Game Review: Minecraft: Story Mode- Season Two Episode 4 Continues to Tread Water

Photo courtesy of TellTale Games. Moderate spoilers follow Minecraft: Story Mode – Seaston Two is an episodic game with new episodes releasing monthly. Check out our reviews of the previous episodes: Episode 1, Episode 2Episode 3 Photo courtesy of TellTale Games. With the start of Season Two of Minecraft: Story Mode I was a little hyped. While the story of Minecraft:Story Mode wasn’t always the most exciting (and sometimes felt like a Saturday morning cartoon), the characters were amusing and the exploration of a Minecraft world from the perspective of adventurer inhabitants made for an interesting premise with loads of potential for interesting ideas. Telltale Games, the current leader in story-driven point-and-click style adventure games, had started to develop a reputation for good stories but lazy animations, game mechanics, etc. but Minecraft: Story Mode – Season Two seemed to be part of a turnaround point for the developer with many improvements to animations and more engaging game mechanics. They even managed to make the stories and characters more interesting. But then episode three came along, and Season Two suddenly felt like it was treading water - and episode four seems content to stay in the pool. Photo courtesy of TellTale Games. Jesse and his gang find themselves trapped under bedrock after their escape from the “Sunshine Institute” in episode three. Xara, previously an admin like Romeo, reveals that the land under the bed rock used to be shared between the three admins. Things went bad for them and Fred was killed by fellow admin Romeo (formerly known as ‘the Admin’).  Xara reveals that Fred held a weapon capable of removing Romeo’s powers so they may stop his reign of terror in Beacontown. Romeo used his admin powers to adopt Jesse’s visage and smear his name. Photo courtesy of TellTale Games. Unfortunately episode four, just like episode three, is full of things we’ve seen before. Romeo doesn’t actually make an appearance to the protagonists in this episode, but his presence is made known to them – through a challenge room loudspeaker. Yep, something that was a major set-piece to episode two ends up being another major middle set piece to episode four, culminating in yet another boss fight. This time it’s a large fire-spewing villager-golem-thing.  This is after Jesse and co. have already wrangled with an oversized Enderman. I know the story’s excuse is that Romeo likes to mess with the natural order by creating novel monstrosities, but all of these new monsters are starting to cheapen the lore they’ve established. Photo courtesy of TellTale Games. Ivor from season one finally makes a reappearance, but it ends up being just a short (but funny) cameo. His tiny stint made me long for the days of silly reoccurring characters. Petra and Jack seem to be mainstays, but both are mostly humorless and seem to be suffering from emotional issues. Petra once again has a conversation with Jesse about how she feels like everyone leaves, or she always ends up alone, or something. Jesse can reassure her in various ways – but again, even the character moments in episode four end up being things we’ve seen before. Photo courtesy of TellTale Games. Minecraft: Story Mode – Season Two is mainly about the story and the choices you make through dialogue and actions. Most of the actual gameplay consists of a few simple puzzles, quick-time events and simple action sequences. The previously fleshed out combat system (with stamina bar and target switching) is put to use a couple of times but it’s starting to feel like they’re added in because they should be, not because it adds anything to the game.  Any choices you make supposedly change the outcome of the story, but any changes in the outcome seem of small significance. They’ve also increased the amount of building sections in this episode, but unlike before, these sections add nothing to the gameplay and they’re impossible to fail. Photo courtesy of TellTale Games. There are ways to play with your friends in a group, but Minecraft: Story Mode – Season Two doesn’t have conventional multiplayer. Instead, multiplayer is achieved through a web app called Crowd Play. This turns Story Mode into a social experience as everyone has a vote on Jesse’s responses to situations. Unlike Sony’s PlayLink, however, combat is still controlled by the main player. Any decisions can be made by the person playing the game, or you can let the crowd have full control over those decisions. Crowd Play is played through any supported web browser – there is no need to download an app. Photo courtesy of TellTale Games. Minecraft: Story Mode – Season Two seemed like the start of a new, epic adventure with a season-wide arc. Unfortunately, it feels like they had enough ideas for only two or three episodes and decided to lengthen it by the only story mechanism they know: trapping or otherwise imprisoning Jesse and his friends. I wish Minecraft: Story Mode could muster some sort of conflict or puzzle based around a novel concept, because I’m sick of busting out of jail. Minecraft: Story mode – Season Two episodes one through four are available now with the last episode scheduled to be released around the end of the year. You can play Minecraft: Story Mode- Season Two on a bunch of platforms: Windows, PlayStation 4, PlayStation 3, Xbox One, Xbox 360, iOS, Android and Nintendo Switch.  There are so many formats it is worth noting that this review was done using the Steam version.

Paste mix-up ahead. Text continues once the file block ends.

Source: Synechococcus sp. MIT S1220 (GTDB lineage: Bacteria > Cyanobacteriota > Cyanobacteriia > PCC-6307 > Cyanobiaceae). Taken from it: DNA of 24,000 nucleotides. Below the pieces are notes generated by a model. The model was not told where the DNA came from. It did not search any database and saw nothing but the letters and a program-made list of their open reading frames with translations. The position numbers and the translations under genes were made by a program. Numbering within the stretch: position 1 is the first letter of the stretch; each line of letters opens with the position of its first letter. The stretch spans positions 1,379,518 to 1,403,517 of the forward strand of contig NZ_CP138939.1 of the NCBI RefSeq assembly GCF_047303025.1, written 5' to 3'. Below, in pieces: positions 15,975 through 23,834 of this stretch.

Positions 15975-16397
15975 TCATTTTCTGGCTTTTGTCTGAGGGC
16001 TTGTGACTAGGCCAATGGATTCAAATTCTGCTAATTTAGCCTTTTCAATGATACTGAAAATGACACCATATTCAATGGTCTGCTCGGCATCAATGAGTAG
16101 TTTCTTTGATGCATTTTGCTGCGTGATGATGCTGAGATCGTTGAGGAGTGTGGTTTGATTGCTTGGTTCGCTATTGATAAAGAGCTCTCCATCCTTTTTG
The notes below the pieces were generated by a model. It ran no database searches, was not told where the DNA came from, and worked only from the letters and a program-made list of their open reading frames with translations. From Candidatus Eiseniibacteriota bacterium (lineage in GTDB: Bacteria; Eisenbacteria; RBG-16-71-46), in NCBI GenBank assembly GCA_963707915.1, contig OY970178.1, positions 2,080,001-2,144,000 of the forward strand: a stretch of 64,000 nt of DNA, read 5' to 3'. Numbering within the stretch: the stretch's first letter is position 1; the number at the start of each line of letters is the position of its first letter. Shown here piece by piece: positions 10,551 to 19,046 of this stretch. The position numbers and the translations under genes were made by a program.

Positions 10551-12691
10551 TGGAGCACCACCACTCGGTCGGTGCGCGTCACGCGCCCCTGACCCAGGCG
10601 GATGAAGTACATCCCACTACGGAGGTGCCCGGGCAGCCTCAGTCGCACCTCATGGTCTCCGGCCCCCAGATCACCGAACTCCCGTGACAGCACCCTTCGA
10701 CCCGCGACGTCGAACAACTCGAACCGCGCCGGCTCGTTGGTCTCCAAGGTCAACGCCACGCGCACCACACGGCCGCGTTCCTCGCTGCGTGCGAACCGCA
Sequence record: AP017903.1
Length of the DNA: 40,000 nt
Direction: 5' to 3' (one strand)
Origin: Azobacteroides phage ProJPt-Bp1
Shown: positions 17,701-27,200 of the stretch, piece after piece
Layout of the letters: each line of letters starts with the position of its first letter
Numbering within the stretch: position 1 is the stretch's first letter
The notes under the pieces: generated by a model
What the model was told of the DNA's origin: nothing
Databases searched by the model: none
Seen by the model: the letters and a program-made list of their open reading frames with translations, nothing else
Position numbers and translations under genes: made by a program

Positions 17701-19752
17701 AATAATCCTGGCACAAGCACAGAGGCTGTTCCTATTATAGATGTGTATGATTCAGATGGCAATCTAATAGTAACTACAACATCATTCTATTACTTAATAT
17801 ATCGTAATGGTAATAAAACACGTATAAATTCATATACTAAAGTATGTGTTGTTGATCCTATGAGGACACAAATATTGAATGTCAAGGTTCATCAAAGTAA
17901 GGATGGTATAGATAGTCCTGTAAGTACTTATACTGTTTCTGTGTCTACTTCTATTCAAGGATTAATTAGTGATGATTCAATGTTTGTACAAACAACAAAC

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Antal Bokor

Antal is video game advocate, retro game collector, and video game historian. He is also a small streamer, occasional podcast guest, and writer.